Porsche light. (Very light).

Warmer there... xxxxx

Day Two and the same happy routine, clear blue skies, the warmth of the sun, and breakfast by the pool with a view of the shimmering azure sea. Excitement follows in the shape of our hire car delivered to the hotel.

The Blonde, a seasoned traveller, talks knowledgably of hire cars and upgrades and as she does so a VW Touran draws into the carpark and a slightly menacing slim brunette steps out, all wrap around sunglasses, flashing heels and expensive handbag. She stalks into the marble lobby where we wait, she’s the hire car lady and relieves us of the hire fee (very cheap) and the cost of a full tank of petrol (which we’ll never fully use, so that’s how they claw it back). Still, we’ve gone for the most basic grade and she’s rolled up in a Touran, fantastic! Right up until the point where she presses a thin Toyota key into my hand and leads us to the million mile pale blue Aygo with a suspiciously stained interior lurking in the car park, hops back in the Touran, and disappears as fast as she came. Ah well, it was a nice idea…

Holiday hire cars are fun, whatever their guise. Something about their cheap ‘n cheerful honest to goodness demeanour and no excess insurance combined with foreign tarmac on which to drive them makes even the most basic choice a passport to excitement. The Blonde and I bundle aboard with a sense of adventure and I twist the 998cc motor into life, thumb the air con button and point the nose out of the car park and into the gentle throng of Pathos traffic.

The Porsche 911 engine has a “Boxer” configuration whereby two banks of three cylinders horizontally oppose each other turning a central crank, which gives it a very distinctive off beat warble. Our Aygo features a three cylinder engine, often referred to as an “in line triple”, which is in essence a similar configuration to one half of the Porsche engine, and as such, under hard acceleration, a trace of that triple cylinder warble can be detected. There any and all possible connection with the Stuttgart classic ceases, leaving us with a breathless yet curiously eager Japanese buzzbox. But it’s our Japanese buzzbox and we’re determined to make the most of its prosaic charm over the next few days.

Usefully, shreds of the British Empire’s long since defunct reign remain in the fact that Cypriots drive on the left and use very British looking traffic lights. Well, I say use, they’re more for guidance than obedience it seems, all part of the relaxed motoring style that epitomises the Cypriotic lifestyle. Traffic is light and progress easy as The Blonde guides us through Pafos and out to the hills that border the edges of town, affording us fine views across the roofs of white walled and terracotta tiled homes out to the ever more distant coastline.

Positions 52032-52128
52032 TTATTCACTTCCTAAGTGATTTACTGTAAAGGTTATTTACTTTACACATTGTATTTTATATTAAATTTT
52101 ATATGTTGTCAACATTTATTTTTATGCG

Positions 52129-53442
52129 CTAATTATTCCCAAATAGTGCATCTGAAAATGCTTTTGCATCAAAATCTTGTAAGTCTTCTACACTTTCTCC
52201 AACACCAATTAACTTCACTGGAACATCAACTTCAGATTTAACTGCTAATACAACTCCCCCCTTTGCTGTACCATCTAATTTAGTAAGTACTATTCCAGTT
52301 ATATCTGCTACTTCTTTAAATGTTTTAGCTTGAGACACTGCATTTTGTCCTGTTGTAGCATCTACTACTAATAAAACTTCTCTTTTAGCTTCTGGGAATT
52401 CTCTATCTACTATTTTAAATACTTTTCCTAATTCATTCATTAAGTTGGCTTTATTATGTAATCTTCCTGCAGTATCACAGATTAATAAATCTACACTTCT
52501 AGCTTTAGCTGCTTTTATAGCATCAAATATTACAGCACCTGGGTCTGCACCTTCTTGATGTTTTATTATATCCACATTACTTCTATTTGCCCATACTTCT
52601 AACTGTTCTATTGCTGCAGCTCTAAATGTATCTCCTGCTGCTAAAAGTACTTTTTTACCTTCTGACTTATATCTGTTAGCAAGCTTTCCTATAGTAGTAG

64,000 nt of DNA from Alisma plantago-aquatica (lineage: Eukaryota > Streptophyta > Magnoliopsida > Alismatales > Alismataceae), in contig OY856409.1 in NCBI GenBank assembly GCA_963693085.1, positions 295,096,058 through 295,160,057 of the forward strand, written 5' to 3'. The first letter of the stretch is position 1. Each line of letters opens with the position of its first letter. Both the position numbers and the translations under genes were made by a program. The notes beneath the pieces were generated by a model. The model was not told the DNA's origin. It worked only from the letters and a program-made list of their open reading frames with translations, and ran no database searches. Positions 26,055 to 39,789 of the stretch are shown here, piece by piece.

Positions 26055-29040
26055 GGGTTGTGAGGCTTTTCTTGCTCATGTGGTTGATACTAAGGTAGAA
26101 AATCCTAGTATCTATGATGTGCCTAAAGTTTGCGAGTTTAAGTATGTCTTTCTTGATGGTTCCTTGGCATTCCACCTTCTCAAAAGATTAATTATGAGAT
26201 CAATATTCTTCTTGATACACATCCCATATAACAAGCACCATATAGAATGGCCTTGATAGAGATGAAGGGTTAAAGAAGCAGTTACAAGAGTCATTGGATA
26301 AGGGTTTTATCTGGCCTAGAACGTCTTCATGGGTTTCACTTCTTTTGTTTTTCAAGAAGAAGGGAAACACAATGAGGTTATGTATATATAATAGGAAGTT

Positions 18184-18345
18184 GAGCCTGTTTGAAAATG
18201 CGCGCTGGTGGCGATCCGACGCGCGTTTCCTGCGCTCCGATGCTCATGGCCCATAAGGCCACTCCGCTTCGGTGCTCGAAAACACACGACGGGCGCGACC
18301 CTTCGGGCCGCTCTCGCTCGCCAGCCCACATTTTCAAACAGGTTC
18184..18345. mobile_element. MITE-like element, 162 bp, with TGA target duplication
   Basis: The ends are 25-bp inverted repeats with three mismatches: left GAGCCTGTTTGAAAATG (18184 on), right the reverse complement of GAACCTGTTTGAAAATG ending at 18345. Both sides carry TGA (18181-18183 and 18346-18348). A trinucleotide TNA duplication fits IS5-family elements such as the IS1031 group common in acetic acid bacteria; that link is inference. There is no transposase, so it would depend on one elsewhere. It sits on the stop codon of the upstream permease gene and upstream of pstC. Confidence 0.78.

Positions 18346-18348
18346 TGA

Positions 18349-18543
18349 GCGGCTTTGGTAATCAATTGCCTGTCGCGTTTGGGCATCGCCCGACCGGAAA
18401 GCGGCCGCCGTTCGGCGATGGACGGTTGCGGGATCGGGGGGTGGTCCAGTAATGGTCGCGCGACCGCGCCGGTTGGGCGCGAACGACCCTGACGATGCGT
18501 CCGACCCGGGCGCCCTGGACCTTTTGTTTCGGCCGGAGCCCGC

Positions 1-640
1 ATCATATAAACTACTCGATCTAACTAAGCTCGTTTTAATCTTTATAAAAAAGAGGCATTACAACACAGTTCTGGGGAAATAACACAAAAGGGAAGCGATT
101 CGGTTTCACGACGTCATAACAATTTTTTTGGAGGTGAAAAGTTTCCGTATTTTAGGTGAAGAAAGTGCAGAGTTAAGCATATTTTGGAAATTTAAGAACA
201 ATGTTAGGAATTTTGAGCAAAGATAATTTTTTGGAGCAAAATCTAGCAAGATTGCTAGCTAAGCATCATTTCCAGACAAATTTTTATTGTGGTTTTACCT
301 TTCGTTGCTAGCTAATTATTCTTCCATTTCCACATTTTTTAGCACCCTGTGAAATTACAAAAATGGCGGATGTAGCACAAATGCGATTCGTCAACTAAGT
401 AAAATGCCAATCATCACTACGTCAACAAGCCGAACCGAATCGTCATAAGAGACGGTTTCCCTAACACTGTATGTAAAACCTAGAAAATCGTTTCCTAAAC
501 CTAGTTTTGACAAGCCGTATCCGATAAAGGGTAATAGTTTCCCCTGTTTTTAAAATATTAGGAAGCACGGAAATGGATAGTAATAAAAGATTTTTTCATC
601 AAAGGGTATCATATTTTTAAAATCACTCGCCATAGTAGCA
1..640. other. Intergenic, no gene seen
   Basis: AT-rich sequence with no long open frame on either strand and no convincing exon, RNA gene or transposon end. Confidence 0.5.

We follow meandering roads onward and upwards through sparse looking farmland and over the peaks of the hills before picking up sight of the northern coast glinting in the far distance, gently dropping down the winding hill roads to the edge of the sea and follow the line of the land to a small village where we park easily right on the edge of an immaculate beach straight from the pictures of any glossy holiday brochure.

One thing that is becoming apparent is the Cyprus attitude to tourists and money. Whereas in Britain councils and businesses waste no time in fleecing every last dime there was no extra insurance hard sell with the hire car, no parking meter in the car park we’re now parked in, no surcharges or mandatory options anywhere. It’s a refreshing attitude.

We wander round the back of some shops to a small harbour sheltering fishing boats and a marina with motor cruisers and yachts moored in the quiet sunshine. It’s clear we’re well out of season, a sleepy relaxed atmosphere pervades, shops and cafes open but largely empty, the only motion on the ocean a small speedboat with half a dozen people nosing out to sea and heading down the coast. I spot a gently ageing British registered Porsche Boxster, roof down outside a café. “You see”, I chide The Blonde, “we could have driven instead of flying”. She remains unconvinced.

Lunch at another harbourside café, and then a drive to the nearby attraction, “Baths of Aphrodite”. Rather amusingly after a walk up a long and well tended paved path, we’re rewarded with a stagnant pool in a small cave entrance. Given the full car park and coach loads of tourists we’d expected slightly more, but fair play to the locals they’d not tried to turn it into a theme park or gift shoppe experience, and again, no charge for either parking or admission. We stroll back to the car and enjoy an easy run back across the island to Pafos in time to watch the sun set over the harbour and then home to the hotel for dinner.


2 Responses to “Porsche light. (Very light).”

  1. matt Says:

    Well you can find joy in even the most beaten up hire car. You are certainly in the right business.

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